August's mortgage lending data from the trade body U.K. Finance provided more evidence that the pick-up in housing market activity in Q2 simply reflected a shift from Q1 due to the disruptive weather, rather than the emergence of a sustainable upward trend.
The end of the government shutdown--for three weeks, at least-- means that the data backlog will start to clear this week.
Today's FOMC meeting will be the first non-forecast meeting to be followed by a press conference.
The alarming pace at which the Government is marching towards the Brexit cliff edge still shows no sign of instilling panic among households or firms.
The downbeat tone of Markit's May manufacturing survey shouldn't come as a surprise, given the weak global backdrop and the inevitable fading of the boost to output from Brexit preparations.
Private non-financial corporations' profits have held up well over the last two years, despite the net negative impact of sterling's depreciation and modest increases in Bank Rate.
Let's say we are right, and global yields go up this year. Somewhere in the world, imbalances will be exposed, causing financial ructions and damaging GDP growth.
Growth in the broad money supply slowed further in September, providing more evidence that the economy is losing momentum.
The further depreciation of sterling yesterday, to its lowest level against the dollar and euro since March 2017 and September 2017, respectively, signified deepening pessimism among investors about the chances of a no-deal Brexit.
The mortgage market still is defying gravity. U.K. Finance initially reported yesterday that house purchase mortgage approvals by the main high street banks collapsed to 35.3K in February, from 39.6K in January.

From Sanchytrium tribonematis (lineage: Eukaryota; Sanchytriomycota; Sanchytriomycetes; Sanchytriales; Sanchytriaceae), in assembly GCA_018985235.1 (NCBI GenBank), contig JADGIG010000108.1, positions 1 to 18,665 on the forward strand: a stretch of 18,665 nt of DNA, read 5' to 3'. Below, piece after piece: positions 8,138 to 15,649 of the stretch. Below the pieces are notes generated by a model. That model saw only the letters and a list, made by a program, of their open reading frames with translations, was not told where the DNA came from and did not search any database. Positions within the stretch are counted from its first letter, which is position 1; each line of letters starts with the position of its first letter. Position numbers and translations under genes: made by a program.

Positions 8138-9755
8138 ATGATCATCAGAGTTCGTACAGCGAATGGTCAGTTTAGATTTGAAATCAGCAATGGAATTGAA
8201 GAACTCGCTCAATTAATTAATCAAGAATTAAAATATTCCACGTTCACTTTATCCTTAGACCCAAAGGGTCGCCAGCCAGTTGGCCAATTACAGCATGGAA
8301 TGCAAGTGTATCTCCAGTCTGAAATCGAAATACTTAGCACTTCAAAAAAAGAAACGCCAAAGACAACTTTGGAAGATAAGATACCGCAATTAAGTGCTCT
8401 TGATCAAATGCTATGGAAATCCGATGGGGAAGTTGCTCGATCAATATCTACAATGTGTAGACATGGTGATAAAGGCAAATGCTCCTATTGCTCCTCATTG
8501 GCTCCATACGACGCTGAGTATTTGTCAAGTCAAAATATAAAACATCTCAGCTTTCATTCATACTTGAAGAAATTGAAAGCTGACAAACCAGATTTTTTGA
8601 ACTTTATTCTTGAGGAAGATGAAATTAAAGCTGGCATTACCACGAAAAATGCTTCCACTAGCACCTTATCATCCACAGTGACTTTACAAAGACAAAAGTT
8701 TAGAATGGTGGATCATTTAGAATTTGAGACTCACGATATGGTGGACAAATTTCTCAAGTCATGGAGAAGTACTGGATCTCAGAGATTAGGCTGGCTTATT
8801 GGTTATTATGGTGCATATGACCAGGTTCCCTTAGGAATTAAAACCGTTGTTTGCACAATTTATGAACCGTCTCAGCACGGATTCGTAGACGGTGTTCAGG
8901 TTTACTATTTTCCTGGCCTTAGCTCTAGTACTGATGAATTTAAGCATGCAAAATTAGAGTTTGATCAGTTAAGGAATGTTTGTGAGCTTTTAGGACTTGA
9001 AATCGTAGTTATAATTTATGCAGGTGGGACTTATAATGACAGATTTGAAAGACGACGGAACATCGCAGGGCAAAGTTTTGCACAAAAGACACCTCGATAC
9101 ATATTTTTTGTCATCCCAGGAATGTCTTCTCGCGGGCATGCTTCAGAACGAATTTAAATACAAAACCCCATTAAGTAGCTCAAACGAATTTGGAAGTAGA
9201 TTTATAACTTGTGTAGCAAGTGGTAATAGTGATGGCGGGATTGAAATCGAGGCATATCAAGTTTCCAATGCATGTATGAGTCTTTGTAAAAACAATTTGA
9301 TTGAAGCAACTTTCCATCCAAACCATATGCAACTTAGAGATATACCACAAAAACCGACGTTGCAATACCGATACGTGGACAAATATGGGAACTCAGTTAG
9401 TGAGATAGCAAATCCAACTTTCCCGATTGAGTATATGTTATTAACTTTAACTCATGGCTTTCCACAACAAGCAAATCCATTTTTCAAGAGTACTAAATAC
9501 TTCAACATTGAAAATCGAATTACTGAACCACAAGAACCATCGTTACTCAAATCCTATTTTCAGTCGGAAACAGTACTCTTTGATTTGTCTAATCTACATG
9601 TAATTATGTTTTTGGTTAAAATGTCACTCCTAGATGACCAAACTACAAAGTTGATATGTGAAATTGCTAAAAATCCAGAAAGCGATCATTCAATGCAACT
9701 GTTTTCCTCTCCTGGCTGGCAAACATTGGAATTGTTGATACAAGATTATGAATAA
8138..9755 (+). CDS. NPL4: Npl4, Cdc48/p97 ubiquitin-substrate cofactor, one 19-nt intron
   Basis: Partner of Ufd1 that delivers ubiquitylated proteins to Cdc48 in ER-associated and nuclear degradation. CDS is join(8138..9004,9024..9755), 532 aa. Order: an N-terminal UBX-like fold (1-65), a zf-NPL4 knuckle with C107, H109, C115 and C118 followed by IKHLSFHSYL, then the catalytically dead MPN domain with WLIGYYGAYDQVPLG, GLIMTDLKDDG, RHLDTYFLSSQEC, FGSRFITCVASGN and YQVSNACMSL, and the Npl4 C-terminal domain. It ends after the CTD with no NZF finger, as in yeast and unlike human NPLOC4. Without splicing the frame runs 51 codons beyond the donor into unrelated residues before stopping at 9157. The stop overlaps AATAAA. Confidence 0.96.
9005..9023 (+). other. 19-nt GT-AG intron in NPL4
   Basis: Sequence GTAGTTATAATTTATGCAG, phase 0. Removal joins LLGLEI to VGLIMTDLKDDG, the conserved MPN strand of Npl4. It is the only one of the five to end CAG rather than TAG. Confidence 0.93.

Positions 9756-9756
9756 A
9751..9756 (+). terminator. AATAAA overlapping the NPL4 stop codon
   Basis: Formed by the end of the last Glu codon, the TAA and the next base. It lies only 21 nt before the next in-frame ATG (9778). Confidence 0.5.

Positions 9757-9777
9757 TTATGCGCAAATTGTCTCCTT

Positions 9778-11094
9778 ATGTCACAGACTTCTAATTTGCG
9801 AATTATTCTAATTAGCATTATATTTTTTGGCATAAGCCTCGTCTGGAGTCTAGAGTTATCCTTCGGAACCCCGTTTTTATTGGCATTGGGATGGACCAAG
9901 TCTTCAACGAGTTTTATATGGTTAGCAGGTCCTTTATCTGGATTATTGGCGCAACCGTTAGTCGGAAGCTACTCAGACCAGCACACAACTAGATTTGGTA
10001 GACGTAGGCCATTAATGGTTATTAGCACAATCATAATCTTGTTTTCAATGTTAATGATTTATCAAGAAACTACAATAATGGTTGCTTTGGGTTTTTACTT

January's money and credit data broadly support our view that the economy still lacks momentum.
The MPC surprised nobody yesterday by voting unanimously to keep Bank Rate at 0.75% and to maintain the stocks of gilt and corporate bond purchases at £435B and £10B, respectively.
The ONS published provisional new weights for the main components of the CPI on Tuesday. The changes boost our forecast for the average rate of CPI inflation this year by a trivial 0.03 percentage points.
Japan's PPI inflation was unchanged, at 3.0%, in August.
Credit to the Chinese authorities for sticking it out with the marginal approach to easing for so long... at least two quarters.
For more than two years, the BoJ has fretted, in the outlook for economic activity and prices, that "there are items for which prices are not particularly responsive to the output gap."
We are pushing back our forecast for the next rise in Bank Rate to May 2020, from the tail-end of this year.
Don't worry about the weakness of the recent retail sales numbers. The three straight 0.1% month-to- month declines tell us nothing about the underlying state of the consumer.
China's March money and credit data, published last Friday, showed that conditions continue to tighten, posing a threat to GDP growth this year.
In order to support current market pricing, the MPC will have to be more specific about the timing of the next rate hike in the minutes of next Thursday's meeting.
China announced the appointment of key political and financial jobs yesterday.
Consumption accounts for almost 70% of GDP, and retail sales account for about 45% of consumption.
Chinese monetary conditions remain tight. Systemic tightening through higher interest rates last year is playing a role, but intensified and ever- more public regulatory enforcement is becoming the primary driver of tightening credit conditions for businesses.
Our forecast for a 0.3% increase in the September core PPI, slightly above the underlying trend, is even more tentative than usual.
Halifax's house price index rose by an eye catching 1.5% month-to-month in March, superficially suggesting that the housing market is reviving.